Close this window

Thomas van Ravesteyn

PhD student


In September 2013 I joined the lab of Hein te Riele to study and improve oligonucleotide-directed subtle gene modification. I will evaluate the role of DNA mismatch repair in suppressing this technology in order to increase it's efficacy and applicability.

Previously, I acquired my MSc. at Utrecht University in the 'Cancer Genomics and Developmental Biology'-programme. As a component of my studies I worked in the lab of Torsten Witmman (UCSF) on microtubule cytoskeleton and in the lab of prof. dr. W. de Laat (Hubrecht Institute) on spatial chromatin organization.

Close this window
Riepsaame, Joey.jpg

Joey Riepsaame



Close this window
Pieters, Wietske

Wietske Pieters

PhD student


My project aims at the development of prevention strategies for intestinal cancer in Lynch syndrome (LS). With the use of mouse models, I focus on distinct factors that may influence the pathogenesis of colorectal cancer in LS patients, and investigate whether preventive measures can be taken to reduce tumor incidence and improve treatment options in this patient group.

Before starting my PhD in August 2015, I obtained my BSc in Biomedical Sciences and
MSc in Oncology at the VU university in Amsterdam.

Close this window
Benedict, Bente

Bente Benedict

PhD student


Loss of the G1/S phase checkpoint can cause severe replication stress and DNA damage, activating the DNA damage response pathway. Full-blown tumor growth requires alleviation of this pathway. My project aims to study the implications of this phenomenon for tumor development and therapeutic intervention.

Prior to joining the Te Riele group at the NKI, I completed a BSc in Biomedical Sciences and my MSc in
Molecular Mechanisms of Disease at the Radboud University Nijmegen.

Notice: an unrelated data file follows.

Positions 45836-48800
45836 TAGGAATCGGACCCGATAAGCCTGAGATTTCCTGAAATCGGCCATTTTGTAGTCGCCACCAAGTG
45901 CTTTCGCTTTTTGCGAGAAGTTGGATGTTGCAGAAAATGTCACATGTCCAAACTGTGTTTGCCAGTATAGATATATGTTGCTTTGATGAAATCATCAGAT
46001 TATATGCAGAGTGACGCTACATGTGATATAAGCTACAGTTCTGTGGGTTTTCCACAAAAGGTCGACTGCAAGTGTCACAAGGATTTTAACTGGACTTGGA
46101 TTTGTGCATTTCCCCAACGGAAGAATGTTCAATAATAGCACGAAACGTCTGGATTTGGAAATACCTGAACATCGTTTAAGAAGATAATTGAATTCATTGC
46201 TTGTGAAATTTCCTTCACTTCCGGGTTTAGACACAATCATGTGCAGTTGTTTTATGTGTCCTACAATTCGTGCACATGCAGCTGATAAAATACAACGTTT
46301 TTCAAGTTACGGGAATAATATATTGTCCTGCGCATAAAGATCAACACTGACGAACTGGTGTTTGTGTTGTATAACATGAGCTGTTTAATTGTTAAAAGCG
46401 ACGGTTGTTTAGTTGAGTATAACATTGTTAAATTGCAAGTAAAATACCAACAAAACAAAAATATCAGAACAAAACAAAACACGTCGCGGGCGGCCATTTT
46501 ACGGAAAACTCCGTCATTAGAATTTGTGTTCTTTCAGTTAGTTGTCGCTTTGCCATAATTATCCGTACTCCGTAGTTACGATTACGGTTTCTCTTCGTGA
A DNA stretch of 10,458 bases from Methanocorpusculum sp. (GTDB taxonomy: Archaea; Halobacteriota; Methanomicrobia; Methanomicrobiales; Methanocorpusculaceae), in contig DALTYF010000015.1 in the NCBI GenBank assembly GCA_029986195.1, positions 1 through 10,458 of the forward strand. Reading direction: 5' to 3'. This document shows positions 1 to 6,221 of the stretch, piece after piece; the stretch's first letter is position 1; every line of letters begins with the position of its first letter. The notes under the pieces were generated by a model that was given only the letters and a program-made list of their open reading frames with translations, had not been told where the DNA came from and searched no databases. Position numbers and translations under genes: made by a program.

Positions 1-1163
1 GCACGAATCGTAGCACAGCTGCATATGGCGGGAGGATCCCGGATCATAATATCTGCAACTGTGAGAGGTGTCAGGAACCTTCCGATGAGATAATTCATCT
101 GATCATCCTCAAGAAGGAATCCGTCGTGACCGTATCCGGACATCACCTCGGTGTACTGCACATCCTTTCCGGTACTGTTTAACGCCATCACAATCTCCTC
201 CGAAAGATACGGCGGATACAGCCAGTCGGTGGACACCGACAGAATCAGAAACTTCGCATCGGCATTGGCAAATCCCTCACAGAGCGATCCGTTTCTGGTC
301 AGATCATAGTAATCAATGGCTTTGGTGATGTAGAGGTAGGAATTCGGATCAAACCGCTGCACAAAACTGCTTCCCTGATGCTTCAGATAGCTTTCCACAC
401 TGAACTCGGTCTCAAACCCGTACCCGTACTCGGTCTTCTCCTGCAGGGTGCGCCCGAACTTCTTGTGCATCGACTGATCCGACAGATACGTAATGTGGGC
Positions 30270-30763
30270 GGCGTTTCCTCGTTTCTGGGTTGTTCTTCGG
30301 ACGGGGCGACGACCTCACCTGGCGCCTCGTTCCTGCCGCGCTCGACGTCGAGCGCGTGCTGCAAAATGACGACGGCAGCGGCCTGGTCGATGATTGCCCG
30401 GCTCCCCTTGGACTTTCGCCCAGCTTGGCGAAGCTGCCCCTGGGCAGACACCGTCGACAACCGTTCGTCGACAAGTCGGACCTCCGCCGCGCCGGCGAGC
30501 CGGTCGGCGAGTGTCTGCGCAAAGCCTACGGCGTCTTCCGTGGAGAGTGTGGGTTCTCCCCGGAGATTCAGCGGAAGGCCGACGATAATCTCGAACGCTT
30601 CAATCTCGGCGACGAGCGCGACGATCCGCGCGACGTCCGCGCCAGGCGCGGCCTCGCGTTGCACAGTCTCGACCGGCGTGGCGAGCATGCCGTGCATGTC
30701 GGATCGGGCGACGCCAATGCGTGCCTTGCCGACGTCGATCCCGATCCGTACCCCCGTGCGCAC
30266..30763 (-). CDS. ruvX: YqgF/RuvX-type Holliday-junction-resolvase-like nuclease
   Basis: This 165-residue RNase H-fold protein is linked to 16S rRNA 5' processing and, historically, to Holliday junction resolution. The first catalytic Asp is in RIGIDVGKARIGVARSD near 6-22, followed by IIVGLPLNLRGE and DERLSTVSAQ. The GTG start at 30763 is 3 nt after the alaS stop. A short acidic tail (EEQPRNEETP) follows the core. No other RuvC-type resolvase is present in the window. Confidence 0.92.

Close this window

Research updates View All Updates

  • Improved oligonucleotide-directed gene modification

    We recently found that mismatches in DNA arising during oligonucleotide-directed gene modification can be made invisible for the MMR system allowing effective oligo targeting in MMR-proficient cells.

Key publications View All Publications

  • Loss of Rb proteins causes genomic instability in the absence of mitogenic signaling

    Genes Dev. 2010; 24: 1377-88.

    Van Harn T, Foijer F, van Vugt M, Banerjee R, Yang F, Oostra A, Joenje H, Te Riele H.

    link to PubMed

Recent publications View All Publications

  • Salmonella Manipulation of Host Signaling Pathways Provokes Cellular Transformation Associated with Gallbladder Carcinoma

    Cell Host Microbe. 2015 Jun 10;17(6):763-74

    Scanu T, Spaapen RM, Bakker JM, Pratap CB, Wu LE2 Hofland I, Broeks A, Shukla VK, Kumar M, Janssen H, Song JY, Neefjes-Borst EA, Te Riele...

    link to PubMed
  • DNA helicases FANCM and DDX11 are determinants of PARP inhibitor sensitivity

    DNA Repair (Amst). 2015 Feb;26:54-64

    Stoepker C, Faramarz A, Rooimans MA, van Mil SE, Balk JA, Velleuer E, Ameziane N, Te Riele H, de Winter JP

    link te PubMed


  • Office manager

    Thea Eggenhuizen

  • E-mail

  • Telephone Number

    +31 20 512 2035

Eggenhuizen, Thea.jpg


'Research for the benefit of cancer patients'

Support us
Share this page